It was an original story, relateable and beautifully told. 

21 people found this helpful

  • Overall
    5 out of 5 stars
  • Performance
    5 out of 5 stars
  • Story
    5 out of 5 stars

Beautiful, heart wrenching, unusual

This book is beautiful but heartbreaking knowing what we know about children in detention camps, families separated, children dying on their impossible journey, but also about the beauty of children’s imaginations and resilience.

3 people found this helpful

  • Overall
    3 out of 5 stars
  • Performance
    3 out of 5 stars
  • Story
    3 out of 5 stars

ECHO...O...O...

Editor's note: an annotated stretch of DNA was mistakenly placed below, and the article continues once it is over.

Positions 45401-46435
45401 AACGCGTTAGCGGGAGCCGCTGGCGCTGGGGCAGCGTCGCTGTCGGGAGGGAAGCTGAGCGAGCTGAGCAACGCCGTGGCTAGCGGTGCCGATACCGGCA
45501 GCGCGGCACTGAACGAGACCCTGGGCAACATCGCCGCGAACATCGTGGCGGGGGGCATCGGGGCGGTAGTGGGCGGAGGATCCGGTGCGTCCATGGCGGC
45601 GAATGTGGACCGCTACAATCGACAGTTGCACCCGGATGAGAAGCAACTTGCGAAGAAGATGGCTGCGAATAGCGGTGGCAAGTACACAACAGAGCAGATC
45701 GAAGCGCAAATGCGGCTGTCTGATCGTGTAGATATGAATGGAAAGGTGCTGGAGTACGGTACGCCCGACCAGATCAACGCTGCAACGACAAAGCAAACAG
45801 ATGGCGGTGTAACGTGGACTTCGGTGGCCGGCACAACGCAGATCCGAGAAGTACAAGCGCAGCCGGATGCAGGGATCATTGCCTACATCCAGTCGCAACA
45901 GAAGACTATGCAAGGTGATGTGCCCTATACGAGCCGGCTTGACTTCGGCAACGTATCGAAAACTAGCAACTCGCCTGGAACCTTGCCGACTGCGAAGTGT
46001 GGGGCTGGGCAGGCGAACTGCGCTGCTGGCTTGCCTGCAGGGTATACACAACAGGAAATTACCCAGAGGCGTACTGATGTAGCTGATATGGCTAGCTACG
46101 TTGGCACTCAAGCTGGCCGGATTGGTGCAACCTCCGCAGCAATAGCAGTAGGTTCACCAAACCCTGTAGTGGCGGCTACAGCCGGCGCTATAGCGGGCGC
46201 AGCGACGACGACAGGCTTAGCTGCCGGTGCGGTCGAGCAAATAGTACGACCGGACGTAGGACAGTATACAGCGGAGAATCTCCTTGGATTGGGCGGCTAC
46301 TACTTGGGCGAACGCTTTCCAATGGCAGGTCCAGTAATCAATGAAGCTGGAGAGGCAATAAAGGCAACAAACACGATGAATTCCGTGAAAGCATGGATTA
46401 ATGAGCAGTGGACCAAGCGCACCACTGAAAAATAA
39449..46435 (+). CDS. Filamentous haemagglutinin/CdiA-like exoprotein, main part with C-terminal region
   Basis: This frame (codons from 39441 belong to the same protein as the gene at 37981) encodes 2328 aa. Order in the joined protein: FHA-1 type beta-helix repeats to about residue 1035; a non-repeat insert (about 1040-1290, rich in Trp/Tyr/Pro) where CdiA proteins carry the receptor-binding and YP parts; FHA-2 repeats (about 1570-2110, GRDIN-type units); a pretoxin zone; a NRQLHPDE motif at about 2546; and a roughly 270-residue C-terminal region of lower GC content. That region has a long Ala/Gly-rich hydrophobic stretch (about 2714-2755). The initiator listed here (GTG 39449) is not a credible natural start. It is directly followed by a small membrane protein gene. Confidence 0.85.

This novel is not written in the more conventional way. At times it feels more like poetry than prose. It is full of analogies, parallels, correlations and "echos." It's about a family, no proper names are given, on a road trip from New York to Arizona. The why, how and when of the trip are all part of the story.

3 people found this helpful

  • Overall
    3 out of 5 stars
  • Performance
    2 out of 5 stars
  • Story
    4 out of 5 stars

Loved the author’s mission but not the book

Found it cold and distant. Though was an interesting notion to call her daughter “the girl” and stepson “the boy”, there was enough of a lack of warmth in this slow, plodding tale that I couldn’t finish it after hours of listening. Could not make it till the end.

2 people found this helpful

  • Overall
    4 out of 5 stars
  • Performance
    3 out of 5 stars
  • Story
    4 out of 5 stars

Novela digna de inmigrantes y apaches